This purpose recognises that economic circumstances and social needs are constantly changing and that charitable purposes may evolve in future as charities find new ways of meeting those needs and providing public benefit. It gives us flexibility to recognise purposes that resemble an existing charitable purpose but which are novel or different in some way.
This is not a freestanding purpose on its own, nor is it a catch all to allow charities to pursue any other purpose that they may feel is relevant. It is for us to decide if a particular purpose is analogous to one of the other 15 charitable purposes set out in the 2005 Act.
Under this purpose, the advancement of any philosophical belief (whether or not involving belief in a god) may be analogous to the advancement of religion.
To be charitable, analogous means that the purpose is comparable with or similar in nature to, one of the other 15 charitable purposes listed in the 2005 Act, and we decide if a purpose is recognised as analogous.
The requirement that the new purpose is analogous to an existing charitable purpose means that the flexibility given to us to make our decision is balanced by the need to make sure that there is a consistent approach to the development of charitable purposes.
We consider that a new purpose might be regarded as analogous to one or more of the existing charitable purposes in the 2005 Act when:
A number of purposes have already been recognised as analogous and therefore charitable.
The advancement of a philosophical belief (whether or not involving belief in a god):
The 2005 Act specifically recognises this purpose as analogous to the advancement of religion. In deciding whether a belief is capable of being advanced in this way we must be satisfied that:
The relief of unemployment:
We consider this purpose to be analogous to the relief of poverty, in view of the well-established link between unemployment and poverty.
Charities registered under this purpose are often set up to assist unemployed people in general or a significant section of the community, for example in areas of social or economic deprivation. Their activities might include assisting unemployed people to:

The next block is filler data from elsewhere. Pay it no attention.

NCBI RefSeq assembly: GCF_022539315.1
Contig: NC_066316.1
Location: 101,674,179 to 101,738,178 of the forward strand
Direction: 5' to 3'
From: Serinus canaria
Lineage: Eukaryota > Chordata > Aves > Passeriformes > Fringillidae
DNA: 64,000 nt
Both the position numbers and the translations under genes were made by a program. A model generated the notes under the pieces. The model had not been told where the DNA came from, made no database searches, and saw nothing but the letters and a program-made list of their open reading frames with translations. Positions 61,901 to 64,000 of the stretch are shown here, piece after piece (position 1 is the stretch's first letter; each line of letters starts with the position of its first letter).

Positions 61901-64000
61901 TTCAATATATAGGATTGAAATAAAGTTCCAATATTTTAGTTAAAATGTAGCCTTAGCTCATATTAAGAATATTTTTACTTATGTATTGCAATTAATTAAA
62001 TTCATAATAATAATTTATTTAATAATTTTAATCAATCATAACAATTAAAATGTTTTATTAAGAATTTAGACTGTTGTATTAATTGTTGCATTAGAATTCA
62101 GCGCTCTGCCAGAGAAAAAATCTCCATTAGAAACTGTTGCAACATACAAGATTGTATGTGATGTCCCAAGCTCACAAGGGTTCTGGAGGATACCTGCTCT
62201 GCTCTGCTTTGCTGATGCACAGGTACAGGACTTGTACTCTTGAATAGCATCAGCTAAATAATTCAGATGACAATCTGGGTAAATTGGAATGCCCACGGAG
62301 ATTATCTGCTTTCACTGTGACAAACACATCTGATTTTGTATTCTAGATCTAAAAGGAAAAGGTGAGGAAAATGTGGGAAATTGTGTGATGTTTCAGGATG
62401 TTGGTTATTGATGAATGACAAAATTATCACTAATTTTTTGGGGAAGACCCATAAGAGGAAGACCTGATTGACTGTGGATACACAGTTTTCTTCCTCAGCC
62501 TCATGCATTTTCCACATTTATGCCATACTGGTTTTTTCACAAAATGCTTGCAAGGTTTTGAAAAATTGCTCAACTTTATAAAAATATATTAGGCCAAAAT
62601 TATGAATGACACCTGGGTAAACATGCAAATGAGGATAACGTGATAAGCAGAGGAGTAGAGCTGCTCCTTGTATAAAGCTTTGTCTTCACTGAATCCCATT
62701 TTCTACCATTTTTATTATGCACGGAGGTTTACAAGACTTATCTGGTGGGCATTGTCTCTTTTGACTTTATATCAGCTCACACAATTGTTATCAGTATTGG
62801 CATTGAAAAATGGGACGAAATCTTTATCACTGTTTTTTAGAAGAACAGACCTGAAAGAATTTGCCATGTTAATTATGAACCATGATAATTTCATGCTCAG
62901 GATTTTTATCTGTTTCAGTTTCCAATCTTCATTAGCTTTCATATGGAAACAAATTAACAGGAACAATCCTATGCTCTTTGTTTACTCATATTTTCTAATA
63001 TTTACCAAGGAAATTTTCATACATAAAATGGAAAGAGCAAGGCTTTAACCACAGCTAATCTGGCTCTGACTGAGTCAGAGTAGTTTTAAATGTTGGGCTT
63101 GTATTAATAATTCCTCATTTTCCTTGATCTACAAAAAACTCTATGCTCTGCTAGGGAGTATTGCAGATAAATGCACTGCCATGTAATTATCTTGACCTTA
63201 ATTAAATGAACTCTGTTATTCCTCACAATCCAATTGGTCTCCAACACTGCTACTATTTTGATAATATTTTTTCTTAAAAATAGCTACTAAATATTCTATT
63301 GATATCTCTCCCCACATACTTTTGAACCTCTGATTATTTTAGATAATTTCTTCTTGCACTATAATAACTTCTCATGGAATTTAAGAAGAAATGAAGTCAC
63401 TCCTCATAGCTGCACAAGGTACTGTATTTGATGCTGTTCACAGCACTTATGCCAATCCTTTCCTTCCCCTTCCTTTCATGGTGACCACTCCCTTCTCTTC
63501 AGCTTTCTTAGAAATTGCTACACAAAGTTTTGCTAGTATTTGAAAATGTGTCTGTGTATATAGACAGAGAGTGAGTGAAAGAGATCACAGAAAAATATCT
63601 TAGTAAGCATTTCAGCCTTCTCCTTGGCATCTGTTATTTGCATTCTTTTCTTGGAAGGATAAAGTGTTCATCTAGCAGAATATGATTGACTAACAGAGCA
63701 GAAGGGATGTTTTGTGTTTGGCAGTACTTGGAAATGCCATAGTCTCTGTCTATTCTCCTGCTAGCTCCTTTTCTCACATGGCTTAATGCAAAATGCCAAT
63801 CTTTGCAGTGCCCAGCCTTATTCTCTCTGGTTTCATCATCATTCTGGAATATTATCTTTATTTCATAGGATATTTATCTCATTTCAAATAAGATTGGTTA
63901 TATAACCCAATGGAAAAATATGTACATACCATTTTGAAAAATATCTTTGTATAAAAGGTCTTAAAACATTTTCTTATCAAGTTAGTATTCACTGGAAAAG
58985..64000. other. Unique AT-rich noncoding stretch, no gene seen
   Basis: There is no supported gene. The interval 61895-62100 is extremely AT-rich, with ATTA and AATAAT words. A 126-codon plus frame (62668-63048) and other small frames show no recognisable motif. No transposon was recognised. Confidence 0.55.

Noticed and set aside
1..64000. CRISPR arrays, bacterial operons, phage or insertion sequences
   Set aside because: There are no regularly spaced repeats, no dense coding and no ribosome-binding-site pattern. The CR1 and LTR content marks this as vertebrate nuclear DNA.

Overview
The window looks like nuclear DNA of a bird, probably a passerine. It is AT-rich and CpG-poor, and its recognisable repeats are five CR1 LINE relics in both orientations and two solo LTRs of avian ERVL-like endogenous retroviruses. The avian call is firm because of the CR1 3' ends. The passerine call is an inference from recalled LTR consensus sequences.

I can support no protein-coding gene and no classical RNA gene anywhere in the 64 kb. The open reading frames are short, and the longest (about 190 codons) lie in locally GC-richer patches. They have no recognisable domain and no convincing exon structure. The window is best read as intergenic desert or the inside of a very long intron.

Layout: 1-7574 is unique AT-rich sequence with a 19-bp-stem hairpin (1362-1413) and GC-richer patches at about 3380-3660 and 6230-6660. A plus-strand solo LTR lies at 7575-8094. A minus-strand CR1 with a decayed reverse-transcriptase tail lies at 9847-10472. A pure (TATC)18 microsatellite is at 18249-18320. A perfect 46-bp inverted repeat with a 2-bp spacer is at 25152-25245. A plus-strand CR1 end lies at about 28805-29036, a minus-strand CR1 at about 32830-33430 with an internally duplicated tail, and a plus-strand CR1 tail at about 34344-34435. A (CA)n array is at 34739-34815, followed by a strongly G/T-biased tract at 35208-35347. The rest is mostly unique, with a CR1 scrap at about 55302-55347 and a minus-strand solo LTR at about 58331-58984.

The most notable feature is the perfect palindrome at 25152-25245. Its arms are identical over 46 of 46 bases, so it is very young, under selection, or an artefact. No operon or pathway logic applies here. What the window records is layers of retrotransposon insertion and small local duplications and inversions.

Creating jobs within a charity does not fall under this purpose. The fact that an organisation needs employees to function does not mean that they are set up to relieve unemployment.
The promotion of the efficiency and effectiveness of policing and the promotion of the efficiency and effectiveness of the armed forces:
We consider these purposes analogous to the advancement of citizenship. This is because we see that the achievement of efficient and effective police or armed forces is a necessary condition for citizens to exercise their rights. Examples of charities that fall under this purpose include regimental associations.
Case 1: an organisation showed that it advanced a purpose analogous to religion (secular Humanism)
We received an application from an organisation that promotes the principles and practice of secular humanism.
We had to consider if secular humanism has the necessary qualities to be analogous to the advancement of religion.
We looked at the definition: ‘the moral, intellectual and social development of individuals and the community, free from theistic, religious and dogmatic beliefs and doctrines and as further defined in the International Humanist and Ethical Union (IHEU) Declaration of the World Humanist Congress of 2002’. We looked at whether the belief in secular humanism relates to a weighty and substantial aspect of human life, behaviour, morality and values.
We concluded that secular humanism does fulfil the criteria needed to be analogous to the advancement of religion. The application to become a charity was successful with the analogous purpose of advancing a philosophical belief (secular humanism).